Rupee’s Flag Race: More Countries Open To Trading In Rupee
Other Asian countries, like Indonesia and the United Arab Emirates, are interested in utilizing the rupee as a trading unit, potentially lowering reliance on the world’s reserve currency for cross-border exchange of goods and services.
“The world can trade two ways – in one currency and the second option is to trade in other currencies. The second one is obviously less risky,” an Indian central bank executive stated on the sidelines of the G20 finance ministers and central bankers meeting.
Last July, the Reserve Bank of India (RBI) enabled Rupee payments for worldwide trade, particularly with Russia, which had been thrown out of the global payments network following its invasion of Ukraine. It allowed Indian banks to open vostro accounts to ease Rupee transaction settlement.
The effort has had a cautious start, but many banks have launched such accounts, generating inquiries from other countries looking for a risk-reduction alternative. The government intends to capitalize on the existence of India’s regulator-backed National Payments Corp., which has established a powerful payments railroad.
India and Singapore established a cross-border link that relied on their respective payment systems, Unified Payments Interface (UPI) and PayNow, to settle transactions.
“The linkage of Unified Payments Interface (UPI) and PayNow is a new milestone in India-Singapore relations and its launch is a gift to the citizens of the two countries,” Prime Minister Narendra Modi said at the launch earlier this week.
Russia and India have also been in talks for an initiative that might see Russia’s Mir and India’s RuPay payment cards be mutually accepted in both countries. The two governments are also reportedly discussing the possibility to integrate UPI and Russia’s SPFS–the countries’ own versions of the SWIFT system for interbank transactions.
The threat of increasing rupee trade is yet another shot at de-dollarization. Since the beginning of the war in Ukraine, India has also strategically ramped up purchases of Russian oil and coal, ultimately lessening Moscow from the blow of sanctions while also securing important raw materials at copious discounts.
“Indian rupee to outperform Asian peers“
Improved macroeconomic fundamentals have strengthened the Indian rupee, but the central bank’s “hands-on” attitude during periods of volatility will help ensure the rupee outperforms its Asian peers in the future, strategists and experts said.
The rupee is down 1% against the US dollar so far in February, as uncertainty over the future path of the Federal Reserve’s rate hikes has shaken markets around the world, but its losses have been less severe than those of most other Asian currencies.
Prior to the previous rate hike in February, investors expected the US Fed to raise rates only once more, but a string of strong economic indicators since then has spurred investors to ask for two to three additional rate hikes.
Dollar strength is predicted to continue to weigh on other Asian emerging market currencies, but the rupee is likely to be better insulated due to improved macro fundamentals and the RBI’s active presence, according to strategists.
“The rupee’s carry is attractive and volatility is low, while equity inflows and lower oil prices are supportive,” Ashish Agrawal, head of Asia FX and EM macro strategy research at Barclays, told Reuters.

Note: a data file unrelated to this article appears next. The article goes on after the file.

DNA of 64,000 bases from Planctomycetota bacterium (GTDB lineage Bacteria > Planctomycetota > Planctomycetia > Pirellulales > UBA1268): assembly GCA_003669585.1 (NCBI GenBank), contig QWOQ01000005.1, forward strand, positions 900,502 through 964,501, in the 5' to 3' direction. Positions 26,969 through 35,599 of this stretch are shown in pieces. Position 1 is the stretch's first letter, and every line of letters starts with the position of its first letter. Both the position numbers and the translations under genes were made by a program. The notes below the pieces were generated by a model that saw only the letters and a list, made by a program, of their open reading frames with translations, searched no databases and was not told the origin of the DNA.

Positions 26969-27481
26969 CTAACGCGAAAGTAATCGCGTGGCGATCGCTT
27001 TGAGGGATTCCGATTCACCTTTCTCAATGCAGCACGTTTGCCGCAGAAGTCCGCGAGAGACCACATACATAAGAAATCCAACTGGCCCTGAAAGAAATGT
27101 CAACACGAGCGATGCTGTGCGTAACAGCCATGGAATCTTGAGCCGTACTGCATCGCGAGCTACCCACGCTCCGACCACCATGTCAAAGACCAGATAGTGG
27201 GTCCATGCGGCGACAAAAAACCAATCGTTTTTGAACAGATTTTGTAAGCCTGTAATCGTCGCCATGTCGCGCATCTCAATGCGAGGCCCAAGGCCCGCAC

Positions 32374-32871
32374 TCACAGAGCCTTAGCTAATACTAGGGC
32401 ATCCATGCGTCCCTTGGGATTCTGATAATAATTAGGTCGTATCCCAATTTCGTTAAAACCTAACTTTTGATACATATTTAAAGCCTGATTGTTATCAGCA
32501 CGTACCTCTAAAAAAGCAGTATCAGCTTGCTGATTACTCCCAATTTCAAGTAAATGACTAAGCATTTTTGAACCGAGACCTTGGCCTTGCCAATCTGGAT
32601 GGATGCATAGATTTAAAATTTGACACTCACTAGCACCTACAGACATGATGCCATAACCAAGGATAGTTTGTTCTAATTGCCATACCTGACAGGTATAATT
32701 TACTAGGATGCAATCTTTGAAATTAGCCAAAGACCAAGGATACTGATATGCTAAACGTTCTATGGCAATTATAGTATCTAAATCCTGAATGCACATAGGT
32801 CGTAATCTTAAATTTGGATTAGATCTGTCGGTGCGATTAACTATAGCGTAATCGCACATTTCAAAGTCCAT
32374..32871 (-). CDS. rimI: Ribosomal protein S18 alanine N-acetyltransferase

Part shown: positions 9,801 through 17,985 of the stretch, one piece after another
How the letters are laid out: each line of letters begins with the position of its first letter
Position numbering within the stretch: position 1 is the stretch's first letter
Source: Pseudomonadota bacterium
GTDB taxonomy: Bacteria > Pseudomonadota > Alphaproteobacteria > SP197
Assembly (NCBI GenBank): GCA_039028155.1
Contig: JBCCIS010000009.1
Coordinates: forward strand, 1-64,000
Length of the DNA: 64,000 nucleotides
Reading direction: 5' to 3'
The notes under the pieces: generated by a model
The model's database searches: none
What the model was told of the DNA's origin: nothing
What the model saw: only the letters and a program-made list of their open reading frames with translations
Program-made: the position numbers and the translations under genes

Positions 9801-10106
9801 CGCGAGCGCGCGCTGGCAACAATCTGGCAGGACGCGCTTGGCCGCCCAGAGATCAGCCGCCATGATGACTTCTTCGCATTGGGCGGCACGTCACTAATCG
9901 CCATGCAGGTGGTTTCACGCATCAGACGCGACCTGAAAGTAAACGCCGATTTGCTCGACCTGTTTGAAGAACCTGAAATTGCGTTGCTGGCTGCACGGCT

India’s merchandise trade deficit fell to a 12-month low in January, alleviating concerns about the country’s expanding current account deficit, a significant risk to the currency. The shrinking trade deficit is encouraging, but Agrawal believes the RBI’s presence is a driving reason behind the rupee’s stability.
“This is not the case in some of the other markets. RBI…is a little more hands-on, so that’s likely to contribute to rupee’s resilience, and while others are weakening, it will now outperform,” the analyst noted.
In 2022, when the rupee was one of the worst-performing regional currencies, the RBI sold nearly $46 billion in the spot market. Between November 2022 and January 2023, the currency lagged behind its peers.
India is also seen to become the world’s third-biggest economy by 2027, after the United States and China, a full two years ahead of its target. The South Asian economy is set to take the spot as Japan and Germany, currently third and fourth respectively, fall behind.
Data from the International Monetary Fund’s (IMF) October World Economic Outlook shows that India, currently sitting as the fifth largest economy after beating the UK just recently, is growing faster than other economies in the G20, save for Saudi Arabia.
Further giving a boost to the Indian economy is the global companies shifting parts of their offshore operations from China to India. Apple Inc (NASDAQ: AAPL), which has been producing a small portion of its iPhones in India since 2017, started to move major parts of its manufacturing operations to India along with Brazil earlier this year in an effort to navigate China’s stringent Covid restrictions.
This effort has since expanded. Earlier this month, it was reported that the tech giant is moving production out of China. A decision that was spurred by turmoil in its Zhengzhou facility, where the company’s manufacturing partner Foxconn Technology Group employs as many as 300,000 workers.
Information for this briefing was found via The Economic Times, Reuters, and the sources mentioned. The author has no securities or affiliations related to this organization. Not a recommendation to buy or sell. Always do additional research and consult a professional before purchasing a security. The author holds no licenses.